Kong Academy | Empowering Kids Through Play

Say how you feel and ask for what you need

Welcome everybody to Kong Academy! My name is Curt Jordan. I am the founder, and I’m here to talk to you today about the importance of saying how you feel and asking for what you need. This is something I teach students in my parkour classes every day and I feel it’s a really important skill kids (and adults) have to develop. Often, as caregivers, we see a need in a child and we understand what’s going on, so we then go over and fix the problem. Let’s take a moment to dive a little deeper into that.

If we were to do that, what opportunity are we giving the child towards becoming independent? Well, the truth is, we’re not. We need to understand that when a child has a problem, we need to be able to sit back and wait for them to come and bring the problem to us (provided the problem isn’t something that might cause them to get severely injured). In my parkour classes, I set up challenges that will scare kids and I tell them “Today, we are going to be working on saying how we feel and asking for what we need.” There’s a thing called neuro linguistic programming. This means if you pair an action with a new piece of information, it’s more likely that you’ll retain the information. For example: when you meet somebody new, you could hold your finger or put your finger on your nose and say their name. You now remember holding your nose and that’ll make it easier to remember their name.

The reason why I teach kids that it’s important to say how they feel and ask for what they need is because I want them to admit to the feelings that they are experiencing in the moment. Everybody has negative feelings and very often we are trying to hide them from others. Therefore we end up feeling isolated in having those feelings, even though they are all shared, but unspoken. Before I teach this to kids, no one in the class for the most part wants to admit that they’re afraid. There seems to be this display of weakness to admit that you were afraid amongst a group of people which we can all relate to.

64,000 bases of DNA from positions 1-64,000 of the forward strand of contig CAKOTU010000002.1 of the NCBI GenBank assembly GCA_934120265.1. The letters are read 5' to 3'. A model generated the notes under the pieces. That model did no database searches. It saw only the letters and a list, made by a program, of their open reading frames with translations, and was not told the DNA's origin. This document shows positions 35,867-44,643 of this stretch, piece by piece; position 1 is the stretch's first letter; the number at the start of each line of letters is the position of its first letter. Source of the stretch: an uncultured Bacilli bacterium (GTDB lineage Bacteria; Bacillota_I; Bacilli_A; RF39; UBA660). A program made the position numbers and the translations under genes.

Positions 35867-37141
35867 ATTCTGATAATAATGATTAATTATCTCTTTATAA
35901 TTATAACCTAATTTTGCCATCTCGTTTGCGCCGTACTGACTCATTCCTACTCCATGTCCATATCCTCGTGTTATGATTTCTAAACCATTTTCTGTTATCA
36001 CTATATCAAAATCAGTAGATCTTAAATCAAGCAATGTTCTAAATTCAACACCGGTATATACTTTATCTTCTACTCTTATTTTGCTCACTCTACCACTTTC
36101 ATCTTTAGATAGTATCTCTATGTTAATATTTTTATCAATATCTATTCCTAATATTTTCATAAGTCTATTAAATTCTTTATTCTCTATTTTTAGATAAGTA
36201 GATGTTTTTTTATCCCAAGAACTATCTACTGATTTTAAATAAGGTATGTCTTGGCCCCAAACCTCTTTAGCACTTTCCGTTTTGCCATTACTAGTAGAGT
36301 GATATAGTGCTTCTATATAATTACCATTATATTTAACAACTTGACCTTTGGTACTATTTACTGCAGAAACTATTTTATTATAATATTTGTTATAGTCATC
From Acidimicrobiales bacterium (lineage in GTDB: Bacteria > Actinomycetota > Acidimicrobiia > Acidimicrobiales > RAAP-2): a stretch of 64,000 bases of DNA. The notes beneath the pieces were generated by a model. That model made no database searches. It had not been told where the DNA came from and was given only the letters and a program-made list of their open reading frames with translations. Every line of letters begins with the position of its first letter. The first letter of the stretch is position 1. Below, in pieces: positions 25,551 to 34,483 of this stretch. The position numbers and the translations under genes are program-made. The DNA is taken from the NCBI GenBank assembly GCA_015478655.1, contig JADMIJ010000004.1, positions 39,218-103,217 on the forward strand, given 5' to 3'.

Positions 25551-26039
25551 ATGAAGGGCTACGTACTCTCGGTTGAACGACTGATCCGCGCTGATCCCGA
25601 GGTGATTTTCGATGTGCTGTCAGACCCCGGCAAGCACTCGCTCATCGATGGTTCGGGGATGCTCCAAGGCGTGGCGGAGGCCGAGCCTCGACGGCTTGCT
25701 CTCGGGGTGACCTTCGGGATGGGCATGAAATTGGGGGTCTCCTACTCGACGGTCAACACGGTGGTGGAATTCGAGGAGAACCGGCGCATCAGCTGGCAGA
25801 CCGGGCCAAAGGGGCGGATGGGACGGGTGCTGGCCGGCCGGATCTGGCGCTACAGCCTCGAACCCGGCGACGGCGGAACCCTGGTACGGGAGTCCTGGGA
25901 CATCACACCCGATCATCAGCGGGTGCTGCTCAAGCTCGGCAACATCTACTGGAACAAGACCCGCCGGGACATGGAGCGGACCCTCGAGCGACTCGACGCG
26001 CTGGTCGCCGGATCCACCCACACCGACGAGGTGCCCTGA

We wonder, “What are they going to think of me if I am afraid?”. What they haven’t realized yet is that because we all share these feelings, it is brave to admit, especially in front of a group of people, that you have these fearful moments. So to help teach this I set up these fear challenges in my parkour class. For example, walking across the beams. I’ll set up a high block or a couple of high blocks. I’ll put a beam across the top and I’ll have kids walk across the top. For a lot of them, especially when they’re little, they’re scared and I’ll even tell them to close their eyes and walk across the top. Then they start to say, “Wow, that’s scary. The beam is very high.” I say, “I know, but I’m not going to let you get hurt. I know that it’s scary because that’s the point. I want you to feel the fear. More importantly, I want you to tell me how you feel and ask for what you need. If you can say in a group of people and you can advocate for yourself about how you feel then you’re able to get what you need because you can say, I am scared. I need help.”

If a kid can learn how to advocate for themselves, they are going to become more independent. Therefore we are doing better jobs as caregivers, because we’re not stepping in to solve their problems. We’re giving them tools to become independent, to become successful in their own lives. Which I think in the end, being a parent or a caregiver is to give them the tools to be successful in their life.

By teaching them to say how they feel and ask for what they need, they’re going to be empowered to say, “I’m scared. I need help.” “I’m hungry. I need to eat.” “I’m tired, I need to rest.” – as simple as that. It’s so gratifying when I watch my students start saying how they feel and then progress into asking for what they need. It starts a virtuous cycle, because they get what they need, they progress faster and are encouraged to do it again next time they need help.

The other benefit to this is that if kids freely express how they feel in a group setting, they don’t feel alone anymore and they feel it’s okay to have and share those feelings. The sooner they understand that, the sooner that they can feel empowered to control their own emotions and then their behaviors.

I hope that’s helpful to you. It’s something we do here at Kong Academy in all our classes.

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